Volleyballers' death by U of T comes quickly
U of T edges Western
Destiny in male ballers' hands
Purple ready to mad-den march
U of T edges Western
By Ryan Dixon
Some losses are tougher to take than others.
The Western men's volleyball team took it on the chin against the University of Toronto, dropping a four set match to the Varsity Blues in the Ontario University Athletics final this past weekend.
Despite the loss, since the top two teams from Ontario advance, the Mustangs will be making the pilgrimage to Laval, Quebec for the Canadian championships.
When evaluating the reasons for his teams loss against Toronto, Western head coach Dave Preston said he had no doubts what cost his club the game.
"Our errors," he said. "We didn't play very well in the beginning. We got it together for the third set and squeaked it out, but by that time we had dug ourselves too deep of a hole."
Preston said many of the errors the Mustangs made were unforced. Balls floating wide and into the net were a common occurrence in this match.
"We made a lot of hitting errors, we were hitting balls out of bounds, hitting balls into the net. We didn't serve that poorly, but we are a risk/reward serving team and without taking any risks on our serves, we never put Toronto in trouble," Preston said.
Western Lebaro Chris Gruhn said he agreed with his coach's assessment, stating the Mustangs really shot themselves in the foot with their errors.
"We definitely made a lot of mistakes which is uncharacteristic for our team, we usually don't do that. I think we were putting too much pressure on ourselves and I think there were some nerves involved," he said.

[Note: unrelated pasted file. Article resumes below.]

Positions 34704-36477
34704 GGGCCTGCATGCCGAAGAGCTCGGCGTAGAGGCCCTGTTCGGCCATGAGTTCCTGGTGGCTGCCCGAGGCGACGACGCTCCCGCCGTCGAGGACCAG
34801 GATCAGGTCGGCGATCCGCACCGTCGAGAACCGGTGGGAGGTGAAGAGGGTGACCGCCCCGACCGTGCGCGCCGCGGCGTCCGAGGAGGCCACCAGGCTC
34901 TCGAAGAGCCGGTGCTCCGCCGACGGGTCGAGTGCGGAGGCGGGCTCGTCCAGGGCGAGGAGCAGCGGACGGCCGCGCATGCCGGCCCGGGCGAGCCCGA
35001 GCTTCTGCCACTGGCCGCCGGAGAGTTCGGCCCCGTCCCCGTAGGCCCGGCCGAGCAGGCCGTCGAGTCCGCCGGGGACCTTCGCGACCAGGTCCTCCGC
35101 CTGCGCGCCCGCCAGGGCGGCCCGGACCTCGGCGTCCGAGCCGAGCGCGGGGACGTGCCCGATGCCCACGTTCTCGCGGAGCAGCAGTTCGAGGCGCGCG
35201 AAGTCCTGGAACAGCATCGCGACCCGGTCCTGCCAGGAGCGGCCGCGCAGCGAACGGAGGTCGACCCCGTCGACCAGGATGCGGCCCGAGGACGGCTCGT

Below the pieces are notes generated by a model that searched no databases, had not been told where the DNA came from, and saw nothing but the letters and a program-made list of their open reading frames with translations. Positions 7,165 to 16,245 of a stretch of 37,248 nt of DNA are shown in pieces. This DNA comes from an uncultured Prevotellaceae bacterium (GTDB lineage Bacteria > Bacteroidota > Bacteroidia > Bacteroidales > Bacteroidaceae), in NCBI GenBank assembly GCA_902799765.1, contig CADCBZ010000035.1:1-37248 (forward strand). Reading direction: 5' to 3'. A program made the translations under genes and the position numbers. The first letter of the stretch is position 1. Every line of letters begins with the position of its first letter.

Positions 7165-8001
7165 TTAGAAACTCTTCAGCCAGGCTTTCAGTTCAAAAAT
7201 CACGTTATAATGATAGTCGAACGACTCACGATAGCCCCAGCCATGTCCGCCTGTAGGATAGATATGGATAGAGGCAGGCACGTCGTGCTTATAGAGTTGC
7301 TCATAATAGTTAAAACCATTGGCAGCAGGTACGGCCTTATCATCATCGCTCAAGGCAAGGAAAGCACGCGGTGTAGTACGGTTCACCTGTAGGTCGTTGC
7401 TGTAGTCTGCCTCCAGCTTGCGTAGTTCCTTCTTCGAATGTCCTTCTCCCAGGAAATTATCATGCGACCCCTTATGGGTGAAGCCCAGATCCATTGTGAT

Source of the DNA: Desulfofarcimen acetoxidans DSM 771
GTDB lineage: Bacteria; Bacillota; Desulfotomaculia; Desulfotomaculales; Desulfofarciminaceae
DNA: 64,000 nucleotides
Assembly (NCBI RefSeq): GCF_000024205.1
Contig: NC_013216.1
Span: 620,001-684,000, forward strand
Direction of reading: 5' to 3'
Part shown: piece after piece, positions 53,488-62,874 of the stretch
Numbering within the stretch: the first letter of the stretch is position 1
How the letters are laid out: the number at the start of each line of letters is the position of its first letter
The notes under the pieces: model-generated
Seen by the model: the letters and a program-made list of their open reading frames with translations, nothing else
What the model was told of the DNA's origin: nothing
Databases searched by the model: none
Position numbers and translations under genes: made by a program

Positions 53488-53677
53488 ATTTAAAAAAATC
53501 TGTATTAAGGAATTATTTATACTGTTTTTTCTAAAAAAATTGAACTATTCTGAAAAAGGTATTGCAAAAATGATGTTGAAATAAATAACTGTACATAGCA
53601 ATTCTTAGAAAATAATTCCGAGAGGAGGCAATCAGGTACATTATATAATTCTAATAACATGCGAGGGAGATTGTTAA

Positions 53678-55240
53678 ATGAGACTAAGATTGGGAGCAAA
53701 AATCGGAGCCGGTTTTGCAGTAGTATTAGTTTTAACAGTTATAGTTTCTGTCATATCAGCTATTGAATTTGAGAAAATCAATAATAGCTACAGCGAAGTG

Gruhn said that even though the Mustangs did not get the result they wanted, they could still pull some positives out of the game.
"I think the fact we came back and took the third set showed some character and is at least somewhat of a bright spot," he said.
As Western gets set to take on the rest of the country Gruhn said they will be making sure not only their bodies, but their minds are ready.
"We've talked, not so much about physical preparation, but mental preparation. Again, we don't want to put too much pressure on ourselves. The pressure is on the number one seed [The University of Manitoba] so I think if we just play our game, we could have some good results," he said.
Manitoba's head coach, Garth Pischke, said his squad will be heading into the tournament blind to the competition from Ontario. "We haven't had a chance to see Western, and that's a little disappointing. Western and the U of T are the only teams we haven't seen," he said.
The tournament kicks off this Friday in Laval.